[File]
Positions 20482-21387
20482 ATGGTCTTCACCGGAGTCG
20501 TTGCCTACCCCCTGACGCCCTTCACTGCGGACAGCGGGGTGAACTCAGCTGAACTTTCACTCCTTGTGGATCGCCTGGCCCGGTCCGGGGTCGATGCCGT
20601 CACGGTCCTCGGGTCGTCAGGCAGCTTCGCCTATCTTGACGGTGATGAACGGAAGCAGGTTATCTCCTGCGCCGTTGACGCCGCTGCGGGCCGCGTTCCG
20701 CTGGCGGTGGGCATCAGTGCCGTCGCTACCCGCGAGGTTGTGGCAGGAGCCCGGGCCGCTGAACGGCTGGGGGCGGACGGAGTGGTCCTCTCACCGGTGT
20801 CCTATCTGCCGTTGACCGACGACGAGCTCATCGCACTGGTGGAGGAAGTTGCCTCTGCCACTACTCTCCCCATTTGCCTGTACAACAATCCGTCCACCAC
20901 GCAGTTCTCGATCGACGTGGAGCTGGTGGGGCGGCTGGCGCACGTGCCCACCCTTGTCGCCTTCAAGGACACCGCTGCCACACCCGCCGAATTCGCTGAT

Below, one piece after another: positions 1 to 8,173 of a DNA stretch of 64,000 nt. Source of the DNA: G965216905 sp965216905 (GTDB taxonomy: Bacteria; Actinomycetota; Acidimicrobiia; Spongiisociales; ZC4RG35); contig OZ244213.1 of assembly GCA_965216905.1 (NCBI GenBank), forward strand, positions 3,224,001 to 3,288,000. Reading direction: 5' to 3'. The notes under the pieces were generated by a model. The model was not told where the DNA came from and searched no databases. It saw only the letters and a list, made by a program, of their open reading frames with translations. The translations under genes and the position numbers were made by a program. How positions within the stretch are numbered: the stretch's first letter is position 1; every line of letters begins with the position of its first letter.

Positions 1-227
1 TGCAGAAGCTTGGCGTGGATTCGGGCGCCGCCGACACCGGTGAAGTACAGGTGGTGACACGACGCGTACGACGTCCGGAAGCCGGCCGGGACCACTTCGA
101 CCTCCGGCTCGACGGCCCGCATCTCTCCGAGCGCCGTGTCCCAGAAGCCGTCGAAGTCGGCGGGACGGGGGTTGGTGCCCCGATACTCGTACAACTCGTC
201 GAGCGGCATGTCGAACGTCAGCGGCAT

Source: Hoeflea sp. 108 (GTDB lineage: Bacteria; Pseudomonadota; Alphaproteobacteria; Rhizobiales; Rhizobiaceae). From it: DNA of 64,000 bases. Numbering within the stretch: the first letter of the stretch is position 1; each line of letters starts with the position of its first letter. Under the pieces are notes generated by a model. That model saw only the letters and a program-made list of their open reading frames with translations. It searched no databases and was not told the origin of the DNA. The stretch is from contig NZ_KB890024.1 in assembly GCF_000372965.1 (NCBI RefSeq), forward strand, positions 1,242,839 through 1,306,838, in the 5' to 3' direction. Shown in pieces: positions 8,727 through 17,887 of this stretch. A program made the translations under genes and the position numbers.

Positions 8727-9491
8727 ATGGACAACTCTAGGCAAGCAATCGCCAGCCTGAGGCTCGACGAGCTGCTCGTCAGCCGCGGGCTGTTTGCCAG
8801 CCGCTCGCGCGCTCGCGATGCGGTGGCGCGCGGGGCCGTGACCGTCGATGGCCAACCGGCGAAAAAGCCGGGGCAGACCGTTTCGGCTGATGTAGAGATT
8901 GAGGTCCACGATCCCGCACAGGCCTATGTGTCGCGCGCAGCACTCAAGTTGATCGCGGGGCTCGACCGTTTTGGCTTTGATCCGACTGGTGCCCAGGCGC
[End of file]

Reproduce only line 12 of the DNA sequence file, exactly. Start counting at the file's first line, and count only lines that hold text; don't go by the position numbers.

201 GAGCGGCATGTCGAACGTCAGCGGCAT